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Monday, January 23, 2006


Today started well enough. Instead of having to wait for a Delta service rep to get on the line in the normal 30-40 minutes, a friendly human was on within 5 minutes. I was so happy. Well, that was 90 minutes ago. I'm on hold now, still waiting for my problem to be addressed. I won't bore you with the details because the problem really is Delta, not the details of this particular glitch. Delta-- not unlike most of the big U.S. airlines, and not unlike most of corporate America-- is populated by people who are driven by the corporate imperative: profit-├╝ber-alles. The corollary, alas, is screw customer service and even safety. Like I said, this seems to fit all the big U.S. airlines. Delta just seems a little worse than the rest.

Sometimes I wonder why Delta is worse than the already excruciatingly bad United or the egregiously horrid American or the woefully foul... etc. Maybe it's because their employees are under so much stress because they are being screwed so miserably by the corporate executives who have wrecked a once perfectly fine airline that I used to actually look forward to flying on-- instead of dreading.

So why bother flying on Delta if I dread it so much? Excellent question-- and of course, there really is no good answer. I have managed to collect many thousands or their nearly worthless and unusable Sky Miles over the years (thanks, American Express; can't you find a reputable airline partner to work with?) And on this particular flight to Spain I decided to try to use some mileage up before the whole company gets flushed down the toilet (as they should). Of course they wouldn't consider ever letting me use the miles for an actual ticket but they did offer to let me use miles for a "first class" upgrade if I bought (a very expensive) ticket. So I did and they did.

First class, LAX to Atlanta. I remember what first class used to be-- even on Delta! This "first class" doesn't even have a foot rest! I mean forget about normal first class amenities that real airlines have or things like seats that go all the way back or actual trained personnel. But even before I got to my crappy and uncomfortable seat, I had to vainly try to use the closet. When the first class passengers board a Delta flight, the crew finds the most forbidding and vicious-looking employee they can to stand in front of the closet and dare you to just try to hang something in it. In the past 3-4 years I've noticed that Delta-- and only Delta-- uses all the hanging space for crew members' bags. This is a major inconvenience if you're traveling with a suit that you would prefer to not have to press when you land. I've written at least half a dozen complaint letters to Delta about this and I've never had any kind of an answer. Once I was on some no-name local airline in India, possibly called Sahara or something unlikely like that, and not only did the crew use up all the closet space, but also all the restroom space. I kid you not-- the front-of-the-plane restroom was unusable because it was filled with big boxes of electronics the crew members were... transporting. Delta hasn't fallen that low... yet.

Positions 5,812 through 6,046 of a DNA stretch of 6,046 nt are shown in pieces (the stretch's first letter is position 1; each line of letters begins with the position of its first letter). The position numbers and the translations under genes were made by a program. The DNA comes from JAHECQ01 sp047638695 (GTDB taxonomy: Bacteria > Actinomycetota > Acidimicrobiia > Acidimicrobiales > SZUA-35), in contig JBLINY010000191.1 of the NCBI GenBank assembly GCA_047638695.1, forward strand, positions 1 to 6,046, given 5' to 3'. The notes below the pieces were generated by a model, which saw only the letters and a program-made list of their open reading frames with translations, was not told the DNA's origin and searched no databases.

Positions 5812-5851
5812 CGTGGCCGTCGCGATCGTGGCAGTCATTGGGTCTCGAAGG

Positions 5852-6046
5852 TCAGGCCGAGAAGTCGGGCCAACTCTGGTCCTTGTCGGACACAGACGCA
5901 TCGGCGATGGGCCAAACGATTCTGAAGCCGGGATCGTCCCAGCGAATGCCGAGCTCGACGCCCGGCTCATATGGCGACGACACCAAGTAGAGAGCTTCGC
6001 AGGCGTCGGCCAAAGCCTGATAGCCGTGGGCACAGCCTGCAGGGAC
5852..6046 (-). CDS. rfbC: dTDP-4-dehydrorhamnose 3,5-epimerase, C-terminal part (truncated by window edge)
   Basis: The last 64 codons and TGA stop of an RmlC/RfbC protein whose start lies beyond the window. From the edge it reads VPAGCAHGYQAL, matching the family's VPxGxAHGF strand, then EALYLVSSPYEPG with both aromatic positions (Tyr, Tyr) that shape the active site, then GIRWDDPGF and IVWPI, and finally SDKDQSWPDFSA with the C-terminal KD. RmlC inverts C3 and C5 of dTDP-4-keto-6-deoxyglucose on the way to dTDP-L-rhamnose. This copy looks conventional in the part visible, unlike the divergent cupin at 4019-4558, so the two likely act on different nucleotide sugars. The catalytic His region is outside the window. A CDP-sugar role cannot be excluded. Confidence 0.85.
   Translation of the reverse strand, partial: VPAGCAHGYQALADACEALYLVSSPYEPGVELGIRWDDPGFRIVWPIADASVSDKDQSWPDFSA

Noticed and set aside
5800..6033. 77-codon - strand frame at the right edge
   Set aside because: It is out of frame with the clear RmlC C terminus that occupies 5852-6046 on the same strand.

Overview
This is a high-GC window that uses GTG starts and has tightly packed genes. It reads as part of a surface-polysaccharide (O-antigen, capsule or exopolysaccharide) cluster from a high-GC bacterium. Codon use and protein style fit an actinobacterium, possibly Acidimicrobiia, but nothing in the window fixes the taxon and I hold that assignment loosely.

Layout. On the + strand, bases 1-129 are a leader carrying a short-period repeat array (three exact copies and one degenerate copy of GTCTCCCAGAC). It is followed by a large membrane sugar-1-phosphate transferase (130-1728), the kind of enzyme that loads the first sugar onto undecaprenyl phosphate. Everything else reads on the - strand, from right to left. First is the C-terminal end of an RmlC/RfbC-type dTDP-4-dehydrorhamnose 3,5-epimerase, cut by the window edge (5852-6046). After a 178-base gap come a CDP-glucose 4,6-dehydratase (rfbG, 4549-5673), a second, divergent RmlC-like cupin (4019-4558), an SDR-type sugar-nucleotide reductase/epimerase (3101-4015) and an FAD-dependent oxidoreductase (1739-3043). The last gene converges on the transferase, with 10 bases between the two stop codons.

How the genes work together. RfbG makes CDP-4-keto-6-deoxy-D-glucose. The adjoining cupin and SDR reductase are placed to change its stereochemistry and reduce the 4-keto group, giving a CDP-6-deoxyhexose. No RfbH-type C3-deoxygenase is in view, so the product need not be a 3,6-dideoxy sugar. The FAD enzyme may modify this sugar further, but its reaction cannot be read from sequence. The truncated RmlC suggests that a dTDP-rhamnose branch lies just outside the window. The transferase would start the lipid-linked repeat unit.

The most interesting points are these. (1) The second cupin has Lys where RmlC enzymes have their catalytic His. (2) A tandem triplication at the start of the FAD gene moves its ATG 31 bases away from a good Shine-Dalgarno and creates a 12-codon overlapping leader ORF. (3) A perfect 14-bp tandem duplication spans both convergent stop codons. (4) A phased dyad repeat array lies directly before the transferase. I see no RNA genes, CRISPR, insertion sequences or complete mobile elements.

The second half of my trip-- Atlanta to Madrid-- was slightly better but, please take my word on this: if you woud rate British Air's front of the plane service an "A," as I certainly do, it would be impossible to rate Delta any more than a "D" in comparison-- and I'm being very generous there. Delta's transatlantic front of the plane (I shudder to remember, but I think they called it "Business Elite") service has more-- far more-- in common with a Greyhound trip than it does with the service one can safely expect from almost any European carrier-- and they even make American and United look good! If the flight attendants went to school at all, it was to learn how to piss off the customers. The closets, of course, were verboten for passengers. The food was... excruciatingly bad-- as were the seats. It did, however, almost land on time.

Do you know anyone who likes flying on Delta? I don't. Everyone I know hates it. And there was a time when Delta was the airline of choice inside the U.S. Perhaps if they just thought a little about treating their stressed out employees right and then got a grasp on what actual customer service means, they wouldn't be in bankruptcy today.


KenInNY said...

Since just about the only flying I do these days is between NY and Florida to visit my elderly mother, Delta is relatively convenient for me, but even from my humble back-of-the-plane vantage point, boy, have I seen that decline in service you're talking about. It used to be a pleasure to deal with Delta people; now there aren't even any Delta people to deal with. And as you note, the remaining personnel do seem to be functioning under incredible pressure and stress. There is effectively no longer such a thing as "customer service."


KenInNY said...

Oh yes: Of course one reason I continue to schedule Delta flights where possible is to keep my mileage "current" and maybe add a few miles to my account. But I shudder to think what would happen if I ever try actually to use any of those miles.


Brod Seale said...


I have found your blog. I really like your perspective on complaint letter writing. As I was doing my research, I have also found a great resource for online complaints: Complaint Letters. I think you will find it very interesting and resourceful

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